Teacher is found not guilty of assaulting autistic boy
AN IPSWICH special needs teacher accused of assaulting a severely autistic student in his care has been found not guilty in court.
A District Court jury yesterday returned the verdict following a six-day trial, after they were satisfied the teacher did not act unlawfully when he kicked the child in the groin. The 40-year-old man had admitted, during four different versions of the incident, to kneeing the 16-year-old student in the groin after the boy started "strangling" him near an Ipswich special needs school bus stop in late October 2009.
The teacher said he was trying to take the boy and another girl to the bus when the boy lashed out, and he was left with no other option but to defend himself.
During the trial the teacher said he had been the primary carer for the "six-foot tall, 100kg, violent and dangerous" student for five years.
The accused and his defence argued the school's principal refused to address the teacher's concerns for other students' safety.
He said the principal "fobbed him off" when he tried to discuss new behavioural management plans.
The defence said the teacher had always adhered to "non-violent crisis intervention techniques" but if that didn't work, a teacher might "have to do" what was required when needed.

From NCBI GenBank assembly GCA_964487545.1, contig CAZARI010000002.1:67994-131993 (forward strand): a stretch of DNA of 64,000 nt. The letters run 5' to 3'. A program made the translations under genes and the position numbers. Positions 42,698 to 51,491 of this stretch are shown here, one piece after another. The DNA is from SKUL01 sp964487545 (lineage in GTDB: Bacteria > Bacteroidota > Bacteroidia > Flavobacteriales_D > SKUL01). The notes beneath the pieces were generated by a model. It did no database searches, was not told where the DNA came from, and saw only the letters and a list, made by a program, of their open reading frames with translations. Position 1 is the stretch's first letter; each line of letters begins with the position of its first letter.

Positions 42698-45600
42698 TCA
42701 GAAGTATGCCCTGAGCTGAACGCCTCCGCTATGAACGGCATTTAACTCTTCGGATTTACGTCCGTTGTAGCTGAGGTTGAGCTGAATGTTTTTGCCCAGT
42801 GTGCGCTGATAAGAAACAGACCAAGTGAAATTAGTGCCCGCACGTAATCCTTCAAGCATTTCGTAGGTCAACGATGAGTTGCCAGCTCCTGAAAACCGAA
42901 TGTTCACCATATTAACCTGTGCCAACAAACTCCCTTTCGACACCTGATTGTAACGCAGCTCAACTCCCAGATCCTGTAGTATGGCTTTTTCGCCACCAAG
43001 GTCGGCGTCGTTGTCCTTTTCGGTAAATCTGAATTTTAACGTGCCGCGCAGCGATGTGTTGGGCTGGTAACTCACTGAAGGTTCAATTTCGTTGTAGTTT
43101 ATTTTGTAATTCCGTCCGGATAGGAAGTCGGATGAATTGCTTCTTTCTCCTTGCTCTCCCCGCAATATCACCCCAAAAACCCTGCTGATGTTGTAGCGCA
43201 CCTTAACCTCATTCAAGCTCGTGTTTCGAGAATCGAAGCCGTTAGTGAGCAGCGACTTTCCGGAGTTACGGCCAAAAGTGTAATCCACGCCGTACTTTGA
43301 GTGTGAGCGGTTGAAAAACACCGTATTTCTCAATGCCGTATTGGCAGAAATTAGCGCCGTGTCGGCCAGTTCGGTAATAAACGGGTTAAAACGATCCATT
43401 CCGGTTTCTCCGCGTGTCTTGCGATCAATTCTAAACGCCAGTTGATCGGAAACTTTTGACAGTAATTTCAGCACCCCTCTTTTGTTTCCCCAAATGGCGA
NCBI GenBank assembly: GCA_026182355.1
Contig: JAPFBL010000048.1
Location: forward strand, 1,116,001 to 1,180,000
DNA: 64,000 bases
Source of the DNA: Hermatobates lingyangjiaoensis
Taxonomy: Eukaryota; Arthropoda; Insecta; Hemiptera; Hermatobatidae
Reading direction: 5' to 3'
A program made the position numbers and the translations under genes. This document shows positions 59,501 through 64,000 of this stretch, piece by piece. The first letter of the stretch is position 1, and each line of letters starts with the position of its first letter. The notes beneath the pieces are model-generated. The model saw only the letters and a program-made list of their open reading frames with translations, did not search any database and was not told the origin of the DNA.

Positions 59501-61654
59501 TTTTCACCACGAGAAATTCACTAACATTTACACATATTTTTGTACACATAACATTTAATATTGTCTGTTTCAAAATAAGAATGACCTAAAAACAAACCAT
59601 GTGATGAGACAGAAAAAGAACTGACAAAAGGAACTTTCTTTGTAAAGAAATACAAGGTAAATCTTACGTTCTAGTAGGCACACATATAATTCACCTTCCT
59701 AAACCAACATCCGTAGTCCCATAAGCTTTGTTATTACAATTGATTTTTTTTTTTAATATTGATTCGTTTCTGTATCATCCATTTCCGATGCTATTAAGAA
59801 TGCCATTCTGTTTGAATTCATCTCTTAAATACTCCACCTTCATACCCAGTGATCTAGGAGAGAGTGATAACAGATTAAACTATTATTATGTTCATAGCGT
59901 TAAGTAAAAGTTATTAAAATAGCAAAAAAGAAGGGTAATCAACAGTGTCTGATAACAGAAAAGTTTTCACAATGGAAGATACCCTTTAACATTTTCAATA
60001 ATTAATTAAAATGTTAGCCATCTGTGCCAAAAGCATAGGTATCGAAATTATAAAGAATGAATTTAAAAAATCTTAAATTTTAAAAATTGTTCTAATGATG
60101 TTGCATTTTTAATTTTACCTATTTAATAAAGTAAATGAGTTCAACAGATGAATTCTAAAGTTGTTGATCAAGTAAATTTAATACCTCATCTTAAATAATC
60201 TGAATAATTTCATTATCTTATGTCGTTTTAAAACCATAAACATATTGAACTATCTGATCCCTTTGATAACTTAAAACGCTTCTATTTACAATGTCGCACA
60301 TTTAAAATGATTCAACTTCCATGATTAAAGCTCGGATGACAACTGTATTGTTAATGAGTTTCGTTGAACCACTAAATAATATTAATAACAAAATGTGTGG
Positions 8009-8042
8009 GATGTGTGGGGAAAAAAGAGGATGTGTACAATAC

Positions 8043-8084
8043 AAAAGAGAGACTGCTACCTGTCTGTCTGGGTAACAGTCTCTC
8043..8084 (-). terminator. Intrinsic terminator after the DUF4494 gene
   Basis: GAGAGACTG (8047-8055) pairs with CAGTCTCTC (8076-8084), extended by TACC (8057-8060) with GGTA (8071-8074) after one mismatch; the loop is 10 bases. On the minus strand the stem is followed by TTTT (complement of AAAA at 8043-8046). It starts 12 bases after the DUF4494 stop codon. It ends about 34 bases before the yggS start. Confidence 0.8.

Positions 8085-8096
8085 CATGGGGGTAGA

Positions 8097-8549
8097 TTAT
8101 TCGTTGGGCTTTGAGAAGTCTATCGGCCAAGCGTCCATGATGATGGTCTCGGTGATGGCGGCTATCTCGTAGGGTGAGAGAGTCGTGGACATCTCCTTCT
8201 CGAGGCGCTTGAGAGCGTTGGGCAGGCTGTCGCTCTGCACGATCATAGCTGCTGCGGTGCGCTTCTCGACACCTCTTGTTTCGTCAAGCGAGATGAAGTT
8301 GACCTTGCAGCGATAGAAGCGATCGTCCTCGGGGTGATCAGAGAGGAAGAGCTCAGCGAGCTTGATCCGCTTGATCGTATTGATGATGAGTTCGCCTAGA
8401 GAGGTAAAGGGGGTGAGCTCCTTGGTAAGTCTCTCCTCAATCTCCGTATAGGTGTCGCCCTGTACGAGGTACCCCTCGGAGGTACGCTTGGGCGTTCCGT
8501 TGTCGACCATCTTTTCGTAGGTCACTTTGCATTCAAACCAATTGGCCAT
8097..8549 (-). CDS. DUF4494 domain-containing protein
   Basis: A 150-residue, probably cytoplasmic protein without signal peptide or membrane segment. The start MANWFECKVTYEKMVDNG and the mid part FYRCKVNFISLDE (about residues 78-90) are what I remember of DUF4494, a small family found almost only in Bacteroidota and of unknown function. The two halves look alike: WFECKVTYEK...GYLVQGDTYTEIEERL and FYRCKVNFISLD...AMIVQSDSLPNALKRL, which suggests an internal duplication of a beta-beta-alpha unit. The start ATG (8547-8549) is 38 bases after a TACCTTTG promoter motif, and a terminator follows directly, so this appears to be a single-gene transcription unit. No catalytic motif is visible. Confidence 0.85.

The Crown argued the assault was unlawful and that kicking or kneeing a student in the groin was not an appropriate method of discipline.
Prosecutors said the accused's testimony was riddled with the words of a man that was neither honest nor reliable and they should convict him on that basis.
The court heard teachers at the school had to document all incidents and presented evidence some of the boy's episodes hadn't been reported adequately or in chronological order.
After both sides finished submissions before the jury yesterday, it took the panel three hours to acquit him of one count of common assault.
The man is no longer a teacher since being suspended from the school shortly after the incident.
The QT understands he has since moved away from the area.